Raising a child with a developmental disability can be tough. My youngest son is 4 1/2 years old and has ADHD and autism. But even though this parenting journey is often overwhelming, I am conscientious about keeping what I say about my son and his challenging behaviors as positive as possible. This is so important, and here is why.
Your Words Become Your Truth
What you say impacts your mindset. Your mindset affects your actions. Your actions impact your child.
I know this unique parenting role can be difficult. But it will be even more difficult if you spend too much time talking about how hard it is.
It is okay to lean on your support system for encouragement, but be sure that most of the time, your words focus on the positive things about your child.
Remember, in the thick of a meltdown or challenging behavior, your child is having a hard time, not giving you a hard time. Focus on what you can do to help them at that moment, not how their behavior is making you feel.
This small shift in your mindset can make a significant impact on your ability to help your child and, of course, helping them is precisely what you WANT to do.
Your Words Become Everyone Else’s Truth
What you say about about your child impacts what others think about them.
Even though it is important your family and friends have a clear understanding of your child’s unique challenges and needs so they have proper expectations, you can get this message across in a positive way.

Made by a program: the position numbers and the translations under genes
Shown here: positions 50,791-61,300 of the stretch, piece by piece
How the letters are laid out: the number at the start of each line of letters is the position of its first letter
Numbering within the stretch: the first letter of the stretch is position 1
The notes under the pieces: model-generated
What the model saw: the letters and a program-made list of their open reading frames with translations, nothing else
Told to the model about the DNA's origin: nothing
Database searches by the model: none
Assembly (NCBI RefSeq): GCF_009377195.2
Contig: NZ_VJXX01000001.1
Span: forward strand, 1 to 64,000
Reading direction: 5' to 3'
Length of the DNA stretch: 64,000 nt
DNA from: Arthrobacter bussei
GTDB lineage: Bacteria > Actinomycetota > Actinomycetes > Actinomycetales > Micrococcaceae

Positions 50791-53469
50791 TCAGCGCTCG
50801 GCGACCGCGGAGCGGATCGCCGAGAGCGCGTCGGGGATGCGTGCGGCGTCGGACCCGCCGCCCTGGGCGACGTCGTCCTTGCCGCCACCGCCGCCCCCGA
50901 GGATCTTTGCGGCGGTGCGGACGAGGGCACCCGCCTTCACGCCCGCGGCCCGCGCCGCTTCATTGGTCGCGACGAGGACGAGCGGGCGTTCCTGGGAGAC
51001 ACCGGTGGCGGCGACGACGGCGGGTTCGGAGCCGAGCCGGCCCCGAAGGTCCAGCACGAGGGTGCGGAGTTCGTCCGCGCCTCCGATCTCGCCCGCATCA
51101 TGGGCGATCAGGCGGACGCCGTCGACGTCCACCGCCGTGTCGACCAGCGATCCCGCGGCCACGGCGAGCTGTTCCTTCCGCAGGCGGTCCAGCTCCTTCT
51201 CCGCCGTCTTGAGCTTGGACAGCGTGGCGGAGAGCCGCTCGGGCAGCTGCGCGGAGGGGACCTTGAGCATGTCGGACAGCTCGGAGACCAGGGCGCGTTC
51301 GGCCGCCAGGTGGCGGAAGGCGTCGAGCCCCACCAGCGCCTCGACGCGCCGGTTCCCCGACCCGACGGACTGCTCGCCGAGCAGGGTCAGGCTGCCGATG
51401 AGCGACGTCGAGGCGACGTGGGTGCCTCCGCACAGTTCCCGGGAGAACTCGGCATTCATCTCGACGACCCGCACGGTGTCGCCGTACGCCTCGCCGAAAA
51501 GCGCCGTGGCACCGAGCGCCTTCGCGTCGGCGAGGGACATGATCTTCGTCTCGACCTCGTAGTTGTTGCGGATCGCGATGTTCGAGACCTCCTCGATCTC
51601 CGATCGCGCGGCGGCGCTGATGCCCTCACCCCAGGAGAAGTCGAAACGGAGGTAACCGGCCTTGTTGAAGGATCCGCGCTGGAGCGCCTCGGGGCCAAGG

If what you say most often about your child references what they can’t do or their daily struggles and challenging behaviors, those who hear that consistent negative talk will more than likely develop that image of your child.
Remember, your family and friends are looking to you in how to form an opinion about your child. Guide them in developing a positive impression of your child rather than a negative.
Talk often about your child’s strengths, what makes them unique and special, and how much joy they bring into your life. This will help your family and friends to see and experience that same joy!
Your Words Become Your Child’s Truth
In his book, Love as a Way of Life, Gary Chapman refers to words as either ‘bullets or seeds’. Think about that.
Your words to and about your child have the ability to impact the potential of their success. You have the choice to choose words that are seeds of growth or bullets of harm.
The other day when my son was working with his behavior therapist she asked him questions about pictures on a card. Each time he’d get an answer incorrect, she’d encourage him to “try again.” Then when he’d get one correct, she’d say, “That’s right! You are so smart,” planting seeds of positivity. Seeds that will grow right along with him!
There is no doubt to me that in my son’s mind he believes he is smart, loved, and adored by everyone around him. And there is no doubt in mine that his positive self-esteem will help him to overcome his struggles.
As parents, we all have bad moments, especially those of us who are raising a child with a developmental disability. But those moments need to be few and far between. By keeping your words and mindset positive and hopeful, you and your family will undoubtedly experience more joy!
Language creates reality. Words have power. Speak always to create joy. – Deepak Chopra